The Protection Profile does not serve as a new requirement catalogue beside all this existing ones but as an improvement which overcomes the vulnerabilities of existing catalogues. These vulnerabilities result from the fact that existing requirement catalogues only provides different kind of requirements which the electronic voting system needs to ensure, while they do not specify how to evaluate that a system meets theses requirements. This means in particular that existing catalogues do not make the underlying trust model explicit – meaning the assumptions and conditions to the environment (in which the system is used) are not specified. Moreover, the existing catalogues do not define the evaluation depth. This means it is not clear whether the conformance decision should be based on conversation with the developers or a documentation and specification review, or it should be based on a source code analysis or even a mathematical proof. From these vulnerabilities result that the evaluation result is neither meaningful nor are the results comparable.

To overcome these problems, we propose the application of the Common Criteria – (CC) and, thus, translated existing requirement catalogues into a Protection Profile. The CC is an international standard for Information Technology Security Evaluation which is applied in many countries. Protection Profiles are one of the most important documents which can be developed based on the Common Criteria. They describe a system independent set of security requirements for a category of systems. Thus, a PP serves as quasi standard for a group of systems – here for different types of remote electronic voting systems.
However, we were not the first who had this idea to use the Common Criteria to evaluate electronic voting systems. Beside others the Council of Europe made in its recommendations a first step by defining assets and threats according to the PP/CC terminology.

When we started our project we believed that we can develop one general protection profile which is applicable for any kind of elections independent from the level and the country. But then we recognized that such a Protection Profile cannot exist – as the trust model and the required evaluation depth differs from election to election and probably also form country to country. Thus, we decided to develop a basis Protection Profile which needs to be ensured by all remote electronic voting systems but this basis can and should be extended by the election authorities.
This is one of the reasons why the PP is called basic. The second on is the fact that the Protection Profile only addresses requirements for the voting and counting phase while it assumes that the remote electronic voting system is successfully, properly and correctly set up.

Any PP needs to contain several different issues. For election authorities only two parts are important to know as they need to check whether they agree on these issues: There is on the one hand the security problem definition section describing the trust model and on the other hand the security assurance requirements defining the evaluation depth. The rest of the document is written in the Common Criteria language and needs to be extended – if necessary – by a Common Criteria expert.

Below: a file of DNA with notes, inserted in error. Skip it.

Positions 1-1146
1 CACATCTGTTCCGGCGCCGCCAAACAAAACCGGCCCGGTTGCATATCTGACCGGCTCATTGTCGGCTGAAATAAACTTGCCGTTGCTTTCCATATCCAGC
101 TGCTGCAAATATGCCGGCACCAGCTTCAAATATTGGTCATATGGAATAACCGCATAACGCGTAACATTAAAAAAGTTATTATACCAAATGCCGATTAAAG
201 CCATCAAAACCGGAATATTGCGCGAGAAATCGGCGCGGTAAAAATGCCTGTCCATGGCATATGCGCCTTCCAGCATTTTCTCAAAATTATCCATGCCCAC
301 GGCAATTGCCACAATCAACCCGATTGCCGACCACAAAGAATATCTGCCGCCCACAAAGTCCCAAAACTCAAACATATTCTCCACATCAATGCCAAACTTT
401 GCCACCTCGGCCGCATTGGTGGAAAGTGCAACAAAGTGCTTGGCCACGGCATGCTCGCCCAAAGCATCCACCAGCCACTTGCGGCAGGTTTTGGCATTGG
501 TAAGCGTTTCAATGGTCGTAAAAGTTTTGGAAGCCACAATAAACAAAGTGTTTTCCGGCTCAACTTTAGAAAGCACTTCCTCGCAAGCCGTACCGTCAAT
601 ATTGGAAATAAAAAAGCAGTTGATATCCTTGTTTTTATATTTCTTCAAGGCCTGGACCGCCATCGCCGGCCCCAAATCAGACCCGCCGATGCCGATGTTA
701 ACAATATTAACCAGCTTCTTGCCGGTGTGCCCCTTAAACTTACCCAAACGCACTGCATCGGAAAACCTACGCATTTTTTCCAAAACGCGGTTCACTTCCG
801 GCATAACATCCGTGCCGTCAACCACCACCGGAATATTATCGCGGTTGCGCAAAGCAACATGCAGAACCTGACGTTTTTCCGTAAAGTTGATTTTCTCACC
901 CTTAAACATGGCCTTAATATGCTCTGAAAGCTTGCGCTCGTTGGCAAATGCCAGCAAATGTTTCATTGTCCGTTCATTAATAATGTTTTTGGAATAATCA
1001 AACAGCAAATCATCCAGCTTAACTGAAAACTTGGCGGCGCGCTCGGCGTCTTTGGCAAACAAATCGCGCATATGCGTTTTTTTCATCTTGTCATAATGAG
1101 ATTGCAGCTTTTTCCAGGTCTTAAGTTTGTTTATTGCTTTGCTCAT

With respect to the security problem definition it is important to know that a secure election with an evaluated system can only be provided if this system is used in an environment in which the assumptions defined in the security problem definition hold.
With respect to the evaluation depth it is good to know that the CC supports 7 different evaluation assurance levels (EAL) while level 7 requires the deepest evaluation and thus provides the most trust in an evaluated system.
For the basic Protection Profile we choose level 2 and added (augmented it with) four additional security assurance components.

We developed this Common Criteria Protection Profile describing a basic requirement. Now it is the responsibility of the election authorities to decide whether the defined trust model in terms of the security problem definition of the basic PP fit to their environment and the type of election they have in mind. Moreover, it has to be decided concerning the evaluation depth whether EAL 2+ provides enough trust in the evaluation system. If not they are free to extend this basic PP – either by shifting assumptions to threats and thus to demand more security functionality from the evaluated systems or by arising the EAL level. We look forward to the result of an extended version.
The next step from our point is then to integrate this basis PP or an extended version in the election regulations.

Finally, I would like to point out that we do not think that such a PP can replace the valuable recommendations from the Council of Europe, as it provides so much more requirements than only security ones related to the voting software. Thus, we see the Protection Profile as an add-on to guide the security evaluation of a remote electronic voting system.